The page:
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Early Jewish Religion

Turkish airstrikes against Kurdish forces have partially destroyed a 3,000-year-old temple in northern Syria located near the village of Ain Dara, in Afrin, according to a monitoring group and the Syrian regime.

It was built in three structural phases in the period from about 1300 BC to 740 BC. This was preceded by the Chalcolithic period during the fourth millennium BC, and the tell remained occupied until the Ottoman period (1517 -1917).

The neo-Hittite temple of Ain Dara was built in around 1300 BC and is famous for its elaborate images of lions and sphinxes, a mythical creature with the head of a human and the body of a lion comparable to the cherubim of the First Temple.

A cherub is one of the unearthly beings who directly attend to God according to Abrahamic religions. The numerous depictions of cherubim assign to them many different roles, such as protecting the entrance of the Garden of Eden.

Ain Dara may have been devoted to Ishtar, goddess of fertility; or dedicated to the female goddess Astarte, or the deity Ba’al Hadad. The temple was at least 60 per cent destroyed by Turkish forces as they attacked the Kurdish-held area of Afrin, the Syrian Observatory for Human Rights (SOHR) said.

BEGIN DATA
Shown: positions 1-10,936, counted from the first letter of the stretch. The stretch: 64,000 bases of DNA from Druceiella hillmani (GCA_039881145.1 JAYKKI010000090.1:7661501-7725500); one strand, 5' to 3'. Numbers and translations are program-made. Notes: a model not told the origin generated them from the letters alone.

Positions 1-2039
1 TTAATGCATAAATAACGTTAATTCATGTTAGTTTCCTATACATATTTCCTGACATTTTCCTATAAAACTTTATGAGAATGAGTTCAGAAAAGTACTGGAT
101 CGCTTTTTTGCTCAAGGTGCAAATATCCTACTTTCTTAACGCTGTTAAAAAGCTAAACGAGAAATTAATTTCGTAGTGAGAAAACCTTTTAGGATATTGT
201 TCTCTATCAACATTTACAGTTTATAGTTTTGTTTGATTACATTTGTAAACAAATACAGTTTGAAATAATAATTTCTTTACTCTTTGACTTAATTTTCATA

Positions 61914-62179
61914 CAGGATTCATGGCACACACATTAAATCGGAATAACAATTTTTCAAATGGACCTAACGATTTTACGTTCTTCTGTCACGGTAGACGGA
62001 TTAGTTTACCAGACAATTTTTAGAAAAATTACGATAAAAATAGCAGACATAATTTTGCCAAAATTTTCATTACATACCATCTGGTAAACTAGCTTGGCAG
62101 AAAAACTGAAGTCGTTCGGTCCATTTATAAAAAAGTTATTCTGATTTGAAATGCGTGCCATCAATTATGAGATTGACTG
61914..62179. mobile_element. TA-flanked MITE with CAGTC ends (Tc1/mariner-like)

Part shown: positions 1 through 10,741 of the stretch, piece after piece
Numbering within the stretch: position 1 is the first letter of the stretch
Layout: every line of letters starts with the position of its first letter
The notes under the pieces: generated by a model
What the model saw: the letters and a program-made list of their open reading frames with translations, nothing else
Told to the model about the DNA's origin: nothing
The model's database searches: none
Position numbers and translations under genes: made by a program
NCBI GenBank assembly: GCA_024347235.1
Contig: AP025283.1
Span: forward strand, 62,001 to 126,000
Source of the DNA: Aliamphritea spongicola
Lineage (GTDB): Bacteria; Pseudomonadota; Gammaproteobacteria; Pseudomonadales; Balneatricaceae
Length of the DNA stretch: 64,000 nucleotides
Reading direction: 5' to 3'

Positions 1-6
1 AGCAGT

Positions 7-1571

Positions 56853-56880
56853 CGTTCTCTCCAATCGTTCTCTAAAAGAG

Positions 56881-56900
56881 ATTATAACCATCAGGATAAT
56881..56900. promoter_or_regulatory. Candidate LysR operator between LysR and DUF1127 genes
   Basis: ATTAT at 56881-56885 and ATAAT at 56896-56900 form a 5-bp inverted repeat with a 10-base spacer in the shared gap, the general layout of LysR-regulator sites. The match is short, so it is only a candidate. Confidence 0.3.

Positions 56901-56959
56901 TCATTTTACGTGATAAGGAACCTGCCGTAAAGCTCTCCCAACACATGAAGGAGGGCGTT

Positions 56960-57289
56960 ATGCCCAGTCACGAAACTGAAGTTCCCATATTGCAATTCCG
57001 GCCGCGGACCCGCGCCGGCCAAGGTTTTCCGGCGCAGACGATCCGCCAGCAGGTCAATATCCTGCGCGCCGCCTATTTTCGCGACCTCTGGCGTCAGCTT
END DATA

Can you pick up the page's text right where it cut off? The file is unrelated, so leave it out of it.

It is an Iron Age Syro-Hittite temple noted for its similarities to Solomon’s Temple, also known as the First Temple, as described in the Hebrew Bible. The temples of Emar, Mumbaqat, and Ebla are also comparable.

According to the excavator Ali Abu Assaf, it was in existence from 1300 BC until 740 BC and remained “basically the same” during the period of the Solomonic Temple’s construction (1000 – 900 BC) as it had been before, so that it predates the Solomonic Temple.

Already the smaller Tell Tayinat temple, discovered during excavations in 1936 and located about 50 miles (80 km) away, had “caused a sensation because of its similarities to Solomon’s Temple.

Tell Tayinat temple is a low-lying ancient tell on the east bank at the bend of the ancient Orontes river, in the Hatay province of southeastern Turkey about 25 kilometers south east of Antakya (ancient Antioch).

It is located along the southwestern edge of the Amuq valley. The site lies some 800 meters from Tell Atchana, the site of the ancient city of Alalakh. It is a possible site of the city of Calneh mentioned in the Hebrew Scriptures.

The red-black burnished ware (Karaz ware) is recovered in large quantities from the Early Bronze Age (EBA) II and IIIa levels. It is among the most commonly used pottery on the site. This type of pottery diminishes through the end of the last phase of EBA. This pottery is believed to be influenced by the Kura-Araxes culture, arriving into this area around 3000 BCE.

The site was a major urban centre in two separate phases, during the Early Bronze Age and Early Iron Age. One of the key finds made at the site was a temple reminiscent in plan to the descriptions of King Solomon’s Temple in the Old Testament.